Back to the Future: Court of Appeals of Texas Finds State of Mind Exception Inapplicable in Duress Case, by Editor Colin Miller, Evidence ProfBlogger, EvidenceProf Blog
A statement of the declarant’s then existing state of mind, emotion, sensation, or physical condition (such as intent, plan, motive, design, mental feeling, pain, or bodily health), but not including a statement of memory or belief to prove the fact remembered or believed unless it relates to the execution, revocation, identification, or terms of declarant’s will.
As I always tell my students, Rule 803(3) covers statements concerning present feelings of future intentions but not past events. So where did that leave the defendant in Cogdill v. State, 2014 WL 4627579 (Tex.App.-San Antonio 2014)?
In Cogdill, Nico Allen–Antoni Cogdill was charged with capital murder. At trial, Cogdill raised a duress defense, claiming that he and Isaac Milne killed the victim because Jeremy “Bounce” Bukowski threatened them with a shotgun. To prove this claim, Cogdill sought to have Bukowski’s cellmate testify that:
Mr. Bukowski told me that the night that—that all three of them, they went out to the—to the guy’s house. He said that—that at first he had told Mr. Cogdill and Mr. Isaac Milne that it was just to go out there to rob the guy of some laptops, some computer software, and some musical instruments and stuff. He said whenever they got there he said—he said the guy that they went to rob used to be an old roommate of his and said that he told them that the guy was a convicted pedophilier (sic), and whenever they got out there he pulled a shotgun from his trunk, he held it on Mr. Cogdill and Mr. Milne and forced them to proceed with the—with the murder.
Cogdill claimed that this statement was admissible under Rule 803(3), but the trial court disagreed. On appeal, Cogdill repeated his argument, but the Court of Appeals rejected his claim, concluding:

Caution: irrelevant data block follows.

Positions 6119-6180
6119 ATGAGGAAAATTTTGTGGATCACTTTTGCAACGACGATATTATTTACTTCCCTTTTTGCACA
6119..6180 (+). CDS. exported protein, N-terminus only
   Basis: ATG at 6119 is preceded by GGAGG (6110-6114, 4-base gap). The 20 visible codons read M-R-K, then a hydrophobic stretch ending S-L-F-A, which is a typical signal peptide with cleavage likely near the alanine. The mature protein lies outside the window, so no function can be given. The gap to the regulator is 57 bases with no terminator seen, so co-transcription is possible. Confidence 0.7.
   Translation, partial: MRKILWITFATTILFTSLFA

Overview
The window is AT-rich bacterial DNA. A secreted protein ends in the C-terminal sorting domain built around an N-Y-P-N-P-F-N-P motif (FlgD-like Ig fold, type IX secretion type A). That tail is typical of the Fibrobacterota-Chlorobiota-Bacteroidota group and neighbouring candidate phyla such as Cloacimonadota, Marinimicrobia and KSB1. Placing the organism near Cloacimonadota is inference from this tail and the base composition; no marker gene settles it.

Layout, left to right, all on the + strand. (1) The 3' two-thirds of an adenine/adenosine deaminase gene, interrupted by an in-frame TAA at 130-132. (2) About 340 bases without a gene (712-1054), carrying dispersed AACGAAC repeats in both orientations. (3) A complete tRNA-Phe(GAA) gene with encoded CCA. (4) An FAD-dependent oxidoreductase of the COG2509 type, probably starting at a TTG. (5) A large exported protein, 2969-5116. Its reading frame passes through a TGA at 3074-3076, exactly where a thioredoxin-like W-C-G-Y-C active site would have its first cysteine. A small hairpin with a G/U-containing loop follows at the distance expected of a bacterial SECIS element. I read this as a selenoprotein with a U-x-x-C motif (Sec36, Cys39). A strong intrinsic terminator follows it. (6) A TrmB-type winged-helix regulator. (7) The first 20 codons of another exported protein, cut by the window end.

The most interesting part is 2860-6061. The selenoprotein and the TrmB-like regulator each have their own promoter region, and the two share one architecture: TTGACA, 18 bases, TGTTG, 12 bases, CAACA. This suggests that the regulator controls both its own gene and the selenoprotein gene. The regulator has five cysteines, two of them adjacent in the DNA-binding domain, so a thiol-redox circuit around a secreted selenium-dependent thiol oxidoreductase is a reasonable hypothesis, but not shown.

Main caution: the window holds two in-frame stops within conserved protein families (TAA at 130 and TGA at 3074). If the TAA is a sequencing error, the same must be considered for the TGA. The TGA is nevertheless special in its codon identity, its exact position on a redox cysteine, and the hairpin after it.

First, we disagree with Cogdill’s interpretation of Bukowski’s statement. The statements allegedly made by Bukowski are merely a rendition of the events that took place on the night of the murder, i.e., out-of-court statements of events that occurred, and as such are hearsay and not admissible under Rule 803(3). . . . Second, numerous courts have held that for the exception set forth in Rule 803(3) to apply, the statement must relate to future, not past, conduct.
I agree with the court’s conclusion but wonder whether Cogdill also raised Texas Rule of Evidence 803(24), which provides an exception to the rule against hearsay for :
A statement which was at the time of its making so far contrary to the declarant’s pecuniary or proprietary interest, or so far tended to subject the declarant to civil or criminal liability, or to render invalid a claim by the declarant against another, or to make the declarant an object of hatred, ridicule, or disgrace, that a reasonable person in declarant’s position would not have made the statement unless believing it to be true. In criminal cases, a statement tending to expose the declarant to criminal liability is not admissible unless corroborating circumstances clearly indicate the trustworthiness of the statement.
The opinion doesn’t reference this Rule, but threatening someone with a shotgun to kill someone would certainly qualify as a statement against interest under the Rule, assuming that there were corroborating circumstances. And, unlike its federal counterpart, Texas’ statement against interest rule does not require that the declatant be unavailable.
Did You Notice That?: 2nd Circuit Excuses Lack of Written Notice Under Rule 902(11), by Evidence ProfBlogger, Editor: Colin Miller, EvidenceProf Blog